I took a symbolic logic class in college about 2 years ago and really enjoyed it. However, (in my opinion) the one thing that the class didn't emphasize enough is applying symbols and operators to real arguments. Instead, we focused mainly on structure and algebra. Although I loved learning about the structure and algebra of logic, I felt like I was missing out on the real utility of symbolic logic. I want to be able to understand/analyze arguments symbolically in real time. I also want to be able to recognize interesting or faulty arguments.

I think the best way to achieve this is to practice applying symbolic logic to interesting long-form arguments. Since I'm also interested in learning more about individual philosophers, I figured I should start there. This brings me to my question - what philosopher would you recommend studying from this perspective?

  • 2
    Unfortunately, formal logic is of little use in "real arguments", as they are informal, see argumentation theory.
    – Conifold
    Dec 21, 2019 at 12:22
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1 Answer 1


As Conifold rightly pointed out, practical argumentation does not use formalisms, so if you enjoy logic and argumentation, and want to deepen your appreciation of logic and argumentation, you might consider the life and work of a theory of argumentation put forth by Stephen Toulmin known as the Toulmin method to get a better sense of exactly why informal argumentation does not line up nicely with formal logic. The Toulmin method has been used as a model to teach argumentation in college-level courses. Other examples include in the courses of David Zarefsky and in textbooks such as The Aims of Argument.

Stephen Toulmin was also interested in a range of topics including attacking the positions of Thomas Kuhn's The Structure of Scientific Revolutions which evaluates the nature of science from a philosophical and historical view, one area in the analytic tradition where formal systems are of interest because of the close relationship between mathematics, computation, and science.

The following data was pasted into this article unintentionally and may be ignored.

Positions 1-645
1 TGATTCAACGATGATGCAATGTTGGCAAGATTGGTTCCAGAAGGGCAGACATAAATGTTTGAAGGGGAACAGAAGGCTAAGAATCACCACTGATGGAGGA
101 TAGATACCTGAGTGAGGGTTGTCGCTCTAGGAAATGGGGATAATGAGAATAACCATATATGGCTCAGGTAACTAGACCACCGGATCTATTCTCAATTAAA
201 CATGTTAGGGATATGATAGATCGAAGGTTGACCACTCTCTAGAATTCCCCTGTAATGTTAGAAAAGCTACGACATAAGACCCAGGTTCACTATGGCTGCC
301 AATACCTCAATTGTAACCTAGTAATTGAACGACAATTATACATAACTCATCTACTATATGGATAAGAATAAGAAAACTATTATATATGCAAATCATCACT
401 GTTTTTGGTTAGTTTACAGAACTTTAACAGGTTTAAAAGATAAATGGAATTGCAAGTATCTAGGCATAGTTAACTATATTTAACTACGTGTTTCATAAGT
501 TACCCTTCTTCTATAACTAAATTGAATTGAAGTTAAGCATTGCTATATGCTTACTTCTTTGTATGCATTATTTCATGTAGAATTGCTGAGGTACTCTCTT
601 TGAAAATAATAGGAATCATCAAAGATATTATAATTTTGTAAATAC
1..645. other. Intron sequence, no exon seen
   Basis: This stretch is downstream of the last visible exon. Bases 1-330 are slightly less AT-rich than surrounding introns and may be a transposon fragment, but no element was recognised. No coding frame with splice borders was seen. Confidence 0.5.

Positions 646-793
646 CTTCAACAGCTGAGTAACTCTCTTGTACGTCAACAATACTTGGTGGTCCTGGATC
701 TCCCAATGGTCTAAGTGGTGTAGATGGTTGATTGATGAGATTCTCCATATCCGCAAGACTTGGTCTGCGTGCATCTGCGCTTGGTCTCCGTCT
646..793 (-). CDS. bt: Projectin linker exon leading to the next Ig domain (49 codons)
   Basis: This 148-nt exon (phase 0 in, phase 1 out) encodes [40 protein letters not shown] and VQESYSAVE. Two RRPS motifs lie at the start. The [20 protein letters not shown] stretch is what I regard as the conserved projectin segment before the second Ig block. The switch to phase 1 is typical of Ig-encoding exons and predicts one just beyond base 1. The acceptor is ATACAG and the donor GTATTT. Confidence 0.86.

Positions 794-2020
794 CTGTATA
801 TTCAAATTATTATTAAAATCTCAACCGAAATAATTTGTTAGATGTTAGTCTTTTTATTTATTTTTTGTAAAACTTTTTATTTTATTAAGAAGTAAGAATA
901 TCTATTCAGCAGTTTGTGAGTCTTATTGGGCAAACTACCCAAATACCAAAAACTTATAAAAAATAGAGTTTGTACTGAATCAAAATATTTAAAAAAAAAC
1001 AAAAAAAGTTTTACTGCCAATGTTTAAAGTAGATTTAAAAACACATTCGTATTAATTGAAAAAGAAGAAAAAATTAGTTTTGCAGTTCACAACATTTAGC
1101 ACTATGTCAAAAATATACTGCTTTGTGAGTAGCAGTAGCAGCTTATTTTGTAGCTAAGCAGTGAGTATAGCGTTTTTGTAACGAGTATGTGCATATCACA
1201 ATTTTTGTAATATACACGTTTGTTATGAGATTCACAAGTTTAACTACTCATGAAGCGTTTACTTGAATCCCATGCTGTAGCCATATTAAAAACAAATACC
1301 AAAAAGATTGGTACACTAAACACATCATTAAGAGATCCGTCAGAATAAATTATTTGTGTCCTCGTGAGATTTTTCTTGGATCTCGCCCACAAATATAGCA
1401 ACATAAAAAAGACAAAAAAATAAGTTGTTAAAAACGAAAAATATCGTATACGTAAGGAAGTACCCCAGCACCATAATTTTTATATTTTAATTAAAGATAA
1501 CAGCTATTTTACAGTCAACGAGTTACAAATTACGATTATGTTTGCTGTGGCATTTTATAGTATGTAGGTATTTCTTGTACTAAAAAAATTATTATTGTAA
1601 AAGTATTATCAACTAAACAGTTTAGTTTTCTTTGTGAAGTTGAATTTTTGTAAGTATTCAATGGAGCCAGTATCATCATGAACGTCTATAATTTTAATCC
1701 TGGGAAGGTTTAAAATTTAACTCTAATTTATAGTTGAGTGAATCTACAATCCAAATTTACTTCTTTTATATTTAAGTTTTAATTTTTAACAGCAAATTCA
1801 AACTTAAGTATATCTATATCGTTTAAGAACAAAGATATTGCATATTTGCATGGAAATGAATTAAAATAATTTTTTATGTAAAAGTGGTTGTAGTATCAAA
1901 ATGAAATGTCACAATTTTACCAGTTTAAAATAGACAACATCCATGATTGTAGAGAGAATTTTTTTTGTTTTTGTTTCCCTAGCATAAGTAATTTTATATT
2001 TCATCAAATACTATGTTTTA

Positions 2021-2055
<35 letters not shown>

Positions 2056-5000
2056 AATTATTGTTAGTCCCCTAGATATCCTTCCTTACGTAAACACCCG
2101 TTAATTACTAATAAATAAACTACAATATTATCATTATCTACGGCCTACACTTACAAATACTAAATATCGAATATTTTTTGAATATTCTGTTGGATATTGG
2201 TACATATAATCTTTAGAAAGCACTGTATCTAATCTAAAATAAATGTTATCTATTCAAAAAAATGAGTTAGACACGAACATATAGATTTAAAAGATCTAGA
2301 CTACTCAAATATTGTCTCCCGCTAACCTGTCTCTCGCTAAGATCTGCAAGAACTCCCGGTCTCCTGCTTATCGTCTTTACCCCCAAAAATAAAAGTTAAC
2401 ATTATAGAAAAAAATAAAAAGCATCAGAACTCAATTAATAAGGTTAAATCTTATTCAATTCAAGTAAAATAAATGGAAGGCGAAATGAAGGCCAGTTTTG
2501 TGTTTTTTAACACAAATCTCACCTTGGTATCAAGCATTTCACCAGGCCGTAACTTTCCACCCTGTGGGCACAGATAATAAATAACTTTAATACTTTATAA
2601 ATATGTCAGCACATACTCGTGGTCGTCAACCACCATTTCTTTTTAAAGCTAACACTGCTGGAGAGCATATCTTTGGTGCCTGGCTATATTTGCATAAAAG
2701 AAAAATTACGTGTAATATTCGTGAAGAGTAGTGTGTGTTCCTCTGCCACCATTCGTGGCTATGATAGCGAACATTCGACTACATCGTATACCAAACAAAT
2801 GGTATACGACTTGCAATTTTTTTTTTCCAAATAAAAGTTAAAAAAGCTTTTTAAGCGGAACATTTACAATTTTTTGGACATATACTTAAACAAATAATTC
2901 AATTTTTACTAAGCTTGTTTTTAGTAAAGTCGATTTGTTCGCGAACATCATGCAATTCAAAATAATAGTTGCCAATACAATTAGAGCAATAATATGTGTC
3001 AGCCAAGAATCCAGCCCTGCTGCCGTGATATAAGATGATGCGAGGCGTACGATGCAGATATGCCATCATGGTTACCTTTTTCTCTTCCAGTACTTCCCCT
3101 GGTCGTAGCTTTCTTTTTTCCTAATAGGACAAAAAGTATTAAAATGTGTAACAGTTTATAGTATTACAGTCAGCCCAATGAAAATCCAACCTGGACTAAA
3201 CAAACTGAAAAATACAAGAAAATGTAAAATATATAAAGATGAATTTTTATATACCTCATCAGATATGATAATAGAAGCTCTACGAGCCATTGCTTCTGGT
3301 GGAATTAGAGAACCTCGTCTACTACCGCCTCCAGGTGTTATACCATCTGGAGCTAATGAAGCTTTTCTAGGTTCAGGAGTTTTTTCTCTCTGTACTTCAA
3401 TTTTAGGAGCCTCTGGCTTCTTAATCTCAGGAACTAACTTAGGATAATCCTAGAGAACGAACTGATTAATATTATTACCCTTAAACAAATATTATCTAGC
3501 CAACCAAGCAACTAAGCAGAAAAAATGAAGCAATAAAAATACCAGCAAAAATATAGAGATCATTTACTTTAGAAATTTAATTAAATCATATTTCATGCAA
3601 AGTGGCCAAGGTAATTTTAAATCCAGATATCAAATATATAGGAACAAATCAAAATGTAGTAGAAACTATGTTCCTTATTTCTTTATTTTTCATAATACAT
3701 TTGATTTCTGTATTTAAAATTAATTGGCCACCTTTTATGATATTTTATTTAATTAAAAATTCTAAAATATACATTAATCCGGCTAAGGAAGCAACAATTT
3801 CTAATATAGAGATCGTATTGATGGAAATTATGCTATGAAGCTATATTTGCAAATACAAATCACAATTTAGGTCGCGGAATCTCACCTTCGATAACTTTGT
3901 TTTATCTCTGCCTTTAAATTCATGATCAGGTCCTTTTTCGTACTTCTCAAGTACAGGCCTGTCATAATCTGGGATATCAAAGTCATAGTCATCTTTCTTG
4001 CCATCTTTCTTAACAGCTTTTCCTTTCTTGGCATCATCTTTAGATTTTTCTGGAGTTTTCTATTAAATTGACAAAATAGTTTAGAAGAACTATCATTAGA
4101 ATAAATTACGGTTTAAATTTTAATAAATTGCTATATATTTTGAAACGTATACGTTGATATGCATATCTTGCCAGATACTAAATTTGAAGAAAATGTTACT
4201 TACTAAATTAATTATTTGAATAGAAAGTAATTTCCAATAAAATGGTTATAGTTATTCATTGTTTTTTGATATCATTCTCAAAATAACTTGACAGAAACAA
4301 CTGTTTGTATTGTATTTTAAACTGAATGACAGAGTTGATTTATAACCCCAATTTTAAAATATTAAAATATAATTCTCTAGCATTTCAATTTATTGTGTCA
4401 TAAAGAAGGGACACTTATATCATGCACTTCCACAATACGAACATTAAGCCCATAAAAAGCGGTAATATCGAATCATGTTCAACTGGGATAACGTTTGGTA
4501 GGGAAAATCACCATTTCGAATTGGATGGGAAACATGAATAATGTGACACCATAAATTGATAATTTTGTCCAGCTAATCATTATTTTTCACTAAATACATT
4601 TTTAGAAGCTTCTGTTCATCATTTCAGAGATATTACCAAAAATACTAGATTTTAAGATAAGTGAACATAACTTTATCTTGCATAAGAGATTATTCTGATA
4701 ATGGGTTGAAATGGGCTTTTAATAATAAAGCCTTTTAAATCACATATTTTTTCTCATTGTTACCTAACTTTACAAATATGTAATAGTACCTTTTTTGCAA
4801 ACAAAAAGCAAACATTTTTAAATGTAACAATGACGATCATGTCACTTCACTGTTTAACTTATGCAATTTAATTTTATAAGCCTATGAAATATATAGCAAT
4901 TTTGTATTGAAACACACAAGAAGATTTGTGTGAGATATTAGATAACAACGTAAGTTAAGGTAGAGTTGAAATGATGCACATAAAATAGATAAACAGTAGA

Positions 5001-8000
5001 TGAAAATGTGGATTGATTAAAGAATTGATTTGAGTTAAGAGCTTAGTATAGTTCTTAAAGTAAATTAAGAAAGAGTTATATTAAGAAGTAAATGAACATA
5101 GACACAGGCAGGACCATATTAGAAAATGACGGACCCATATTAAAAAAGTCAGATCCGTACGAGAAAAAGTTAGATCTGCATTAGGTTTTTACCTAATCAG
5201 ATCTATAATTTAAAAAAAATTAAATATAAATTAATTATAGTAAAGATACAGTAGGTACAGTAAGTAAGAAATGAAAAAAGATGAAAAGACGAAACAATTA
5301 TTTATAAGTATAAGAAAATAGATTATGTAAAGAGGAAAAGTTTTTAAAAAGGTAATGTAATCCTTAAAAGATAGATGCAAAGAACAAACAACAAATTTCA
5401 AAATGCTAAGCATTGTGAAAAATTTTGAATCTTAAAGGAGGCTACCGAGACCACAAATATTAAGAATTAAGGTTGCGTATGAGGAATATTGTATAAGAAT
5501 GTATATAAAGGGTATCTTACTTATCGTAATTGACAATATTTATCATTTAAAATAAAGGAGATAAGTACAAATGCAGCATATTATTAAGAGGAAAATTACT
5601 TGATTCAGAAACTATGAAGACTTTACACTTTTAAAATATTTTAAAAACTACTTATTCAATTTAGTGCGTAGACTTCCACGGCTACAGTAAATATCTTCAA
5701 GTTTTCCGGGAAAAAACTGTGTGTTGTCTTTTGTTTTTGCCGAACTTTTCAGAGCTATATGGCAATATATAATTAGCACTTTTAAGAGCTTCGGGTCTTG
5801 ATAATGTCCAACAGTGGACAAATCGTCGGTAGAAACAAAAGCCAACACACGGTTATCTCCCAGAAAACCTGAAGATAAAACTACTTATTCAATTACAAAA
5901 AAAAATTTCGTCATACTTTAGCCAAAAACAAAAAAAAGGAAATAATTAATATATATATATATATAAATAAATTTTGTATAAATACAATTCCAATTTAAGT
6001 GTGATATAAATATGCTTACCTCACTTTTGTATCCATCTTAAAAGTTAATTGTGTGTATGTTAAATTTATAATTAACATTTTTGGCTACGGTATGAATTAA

Ultimately, in Toulmin's model, which lays out a formal model for informal argumentation involving the inference from facts to conclusion based on sufficiently backed warrants and often anticipatory rebuttals, the structure addresses the probabilistic inference as opposed to the certain inference of deduction. In his The Uses of Argument he discusses sophisticated models put forth by Carnap and others, and the idea at length in the Chapter Probability. From page 45:

[A] reader who is interested in the application of logic to actual arguments will find it unclear what, in practical terms, are the questions under discussion, and what connection [formal arguments] are supposed to have with the sorts of everyday situation in which words like 'probably', 'likely' and 'chance' are used.

Toulmin was influenced by Wittgenstein in the same sort of way ordinary language philosophers were, and that can be seen in his analysis of argumentation by examining ordinary language use in his text.

If you enjoyed logic, you'll be encouraged to know that there are seemingly no end to proposed systems some even including the inclusion of both formal and informal, and deterministic and probabilistic models, and such logics are often studied in artificial intelligence as various ways to create machine intelligence, particularly in implementations in certain and uncertain knowledge representation and reasoning and machine learning such as those presented in Russell and Norvig's Artificial Intelligence.

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